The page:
One approach that avoids the problematic assumptions of community summary statistics and species lists is that of “conservation value,” reviewed by Götmark et al. (1986). Whereas the true conservation value of any site is unknowable, it is possible to devise indices that are correlates to it, similar to using hatch rates or recruitment of birds as correlates to fitness. To differentiate between true conservation value and indices aimed at approximating it, we henceforth use CV to refer to the indices and the phrase “conservation value” to refer to the true unknowable quantity. Götmark et al. (1986) compared the performance of species richness, diversity indices, and various CV indices in ranking several sites to how a panel of experts ranked the sites. In doing so, they also provided some insights regarding properties good indices should have.
Careful inspection of the CV indices reviewed by Götmark et al. (1986) showed all of them to be of the form
The weighting factor wi scales the abundance measure to reflect the conservation priority of each species in the community. There were two general types of weighting factors used, both of which use the size of a reference population for each species, which we call Ni. Depending on objectives and focus, the reference population used was either the national or the regional population. The first type of weighting factor scaled Ni to the total population of all species to derive a measure of relative abundance or rarity of the species in the reference population:
In comparing those CV indices and diversity indices to expert opinion, Götmark et al. (1986) concluded that diversity indices, specifically Shannon's index H' (Shannon 1948) and Simpson's index λ (Simpson 1949), often give misleading results and should be avoided. They further concluded that relative abundance is an important component of any index. They cautioned, however, that if additive composite weighting factors are used, the various criteria (such as relative abundance and area importance) may be intercorrelated, resulting in an over-assessment of a site's true conservation value. Intercorrelation may lead to unfounded distinctions between sites. Finally, the authors pointed out that the scale of the reference population (i.e. whether Ni represents regional or national population size) has a large influence on the results. That last point is complicated further by the difficulty in obtaining reliable estimates for population size beyond the local study area.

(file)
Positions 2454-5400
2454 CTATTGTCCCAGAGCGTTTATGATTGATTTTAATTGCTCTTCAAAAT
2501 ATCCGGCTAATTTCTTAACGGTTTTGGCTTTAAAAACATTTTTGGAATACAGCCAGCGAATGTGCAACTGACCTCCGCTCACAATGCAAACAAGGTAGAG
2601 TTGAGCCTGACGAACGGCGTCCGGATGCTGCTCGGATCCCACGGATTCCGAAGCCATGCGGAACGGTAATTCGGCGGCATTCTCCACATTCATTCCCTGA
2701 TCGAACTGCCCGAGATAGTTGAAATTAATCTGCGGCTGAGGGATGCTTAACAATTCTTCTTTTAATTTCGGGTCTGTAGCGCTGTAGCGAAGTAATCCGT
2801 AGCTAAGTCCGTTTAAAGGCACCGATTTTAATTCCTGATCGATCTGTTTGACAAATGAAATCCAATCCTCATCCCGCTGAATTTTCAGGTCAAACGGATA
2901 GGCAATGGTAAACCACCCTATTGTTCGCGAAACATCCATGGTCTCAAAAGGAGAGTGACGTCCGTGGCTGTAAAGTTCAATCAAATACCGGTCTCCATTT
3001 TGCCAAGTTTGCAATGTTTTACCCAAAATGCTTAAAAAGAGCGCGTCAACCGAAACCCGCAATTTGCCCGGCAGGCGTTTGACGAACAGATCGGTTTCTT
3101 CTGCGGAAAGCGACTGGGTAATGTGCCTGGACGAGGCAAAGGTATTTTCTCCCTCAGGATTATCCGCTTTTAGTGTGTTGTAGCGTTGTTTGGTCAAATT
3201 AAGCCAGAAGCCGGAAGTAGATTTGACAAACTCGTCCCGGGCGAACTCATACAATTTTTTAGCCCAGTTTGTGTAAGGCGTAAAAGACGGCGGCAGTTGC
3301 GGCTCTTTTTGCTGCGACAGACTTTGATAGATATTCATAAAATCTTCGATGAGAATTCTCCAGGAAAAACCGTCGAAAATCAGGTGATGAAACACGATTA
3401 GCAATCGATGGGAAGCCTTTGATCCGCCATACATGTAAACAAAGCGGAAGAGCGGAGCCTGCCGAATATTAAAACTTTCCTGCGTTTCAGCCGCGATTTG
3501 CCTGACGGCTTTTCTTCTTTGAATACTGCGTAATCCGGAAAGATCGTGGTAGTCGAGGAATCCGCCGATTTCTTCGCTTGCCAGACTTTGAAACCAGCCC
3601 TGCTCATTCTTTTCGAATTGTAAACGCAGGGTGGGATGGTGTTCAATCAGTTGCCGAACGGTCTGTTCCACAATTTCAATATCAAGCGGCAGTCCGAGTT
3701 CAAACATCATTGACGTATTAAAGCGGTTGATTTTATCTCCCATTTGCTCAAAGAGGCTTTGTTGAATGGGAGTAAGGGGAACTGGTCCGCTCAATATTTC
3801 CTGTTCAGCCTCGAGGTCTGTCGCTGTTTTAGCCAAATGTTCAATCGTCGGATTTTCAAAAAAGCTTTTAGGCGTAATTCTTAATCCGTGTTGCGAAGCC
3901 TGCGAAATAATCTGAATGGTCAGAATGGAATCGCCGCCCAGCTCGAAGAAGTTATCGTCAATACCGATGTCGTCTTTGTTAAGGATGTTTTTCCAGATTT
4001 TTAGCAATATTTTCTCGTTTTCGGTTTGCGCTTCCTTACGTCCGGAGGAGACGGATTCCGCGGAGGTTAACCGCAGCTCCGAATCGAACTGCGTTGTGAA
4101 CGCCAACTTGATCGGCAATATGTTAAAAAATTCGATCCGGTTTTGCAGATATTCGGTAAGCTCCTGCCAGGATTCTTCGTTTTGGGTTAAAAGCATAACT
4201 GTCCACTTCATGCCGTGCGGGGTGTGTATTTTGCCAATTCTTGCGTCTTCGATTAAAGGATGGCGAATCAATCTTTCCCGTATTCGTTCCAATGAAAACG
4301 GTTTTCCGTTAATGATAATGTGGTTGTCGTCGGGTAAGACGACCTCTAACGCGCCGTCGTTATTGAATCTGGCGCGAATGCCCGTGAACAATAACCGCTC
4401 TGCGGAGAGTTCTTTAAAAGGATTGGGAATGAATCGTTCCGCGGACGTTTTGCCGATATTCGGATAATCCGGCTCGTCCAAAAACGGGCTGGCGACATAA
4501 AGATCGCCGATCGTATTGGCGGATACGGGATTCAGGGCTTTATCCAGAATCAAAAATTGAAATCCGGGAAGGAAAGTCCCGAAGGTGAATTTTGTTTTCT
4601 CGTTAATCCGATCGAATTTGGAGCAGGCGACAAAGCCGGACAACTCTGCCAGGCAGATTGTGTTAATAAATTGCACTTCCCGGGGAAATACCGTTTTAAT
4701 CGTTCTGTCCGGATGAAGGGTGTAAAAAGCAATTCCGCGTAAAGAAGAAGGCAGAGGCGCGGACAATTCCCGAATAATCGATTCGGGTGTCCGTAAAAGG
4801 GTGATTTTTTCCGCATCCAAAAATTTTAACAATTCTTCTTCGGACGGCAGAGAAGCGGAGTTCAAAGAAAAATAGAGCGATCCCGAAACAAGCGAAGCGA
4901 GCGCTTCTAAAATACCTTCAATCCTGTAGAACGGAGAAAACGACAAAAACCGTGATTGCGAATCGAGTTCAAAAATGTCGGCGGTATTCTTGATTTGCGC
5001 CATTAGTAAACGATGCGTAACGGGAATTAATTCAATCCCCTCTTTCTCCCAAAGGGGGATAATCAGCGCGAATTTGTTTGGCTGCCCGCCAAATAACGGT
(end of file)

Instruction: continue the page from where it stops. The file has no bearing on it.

Partners In Flight Species Concern Scores— A Weighty Matter
Fortunately, in North America, a solution to the problem of deriving quantitative population estimates has been provided by PIF. In developing a system for setting conservation priorities for landbirds, PIF determines “concern scores” for each species in several categories relevant to conservation of the species' global or regional population. Carter et al. (2000) provided a thorough explanation of the scoring process. Briefly, scored categories are breeding distribution, nonbreeding distribution, relative abundance, threats to breeding, threats to nonbreeding, population trend, and area importance, each valued 1 (low priority) to 5 (high priority). Note that two of the PIF categories, relative abundance and area importance, are weighting factors in indices reviewed by Götmark et al. (1986). Although the PIF scores use a ranked graduated scale rather than continuous population data (as in Götmark et al. 1986), the formulation of the scales would produce similar trends when applied as weights. Breeding Bird Survey data (Robbins et al. 1986), range maps, and other published data provide the quantitative basis for the scores. Whereas the scoring system is continental in scope, scores are calculated at several scales, including continental, state or province, physiographic area, and bird conservation region, making explicit the issue of spatial scale that was problematic in indices reviewed by Götmark et al. (1986). Scores for all resident (breeding and nonbreeding) bird species at all scales are available from Rocky Mountain Bird Observatory (RMBO; see Acknowledgments).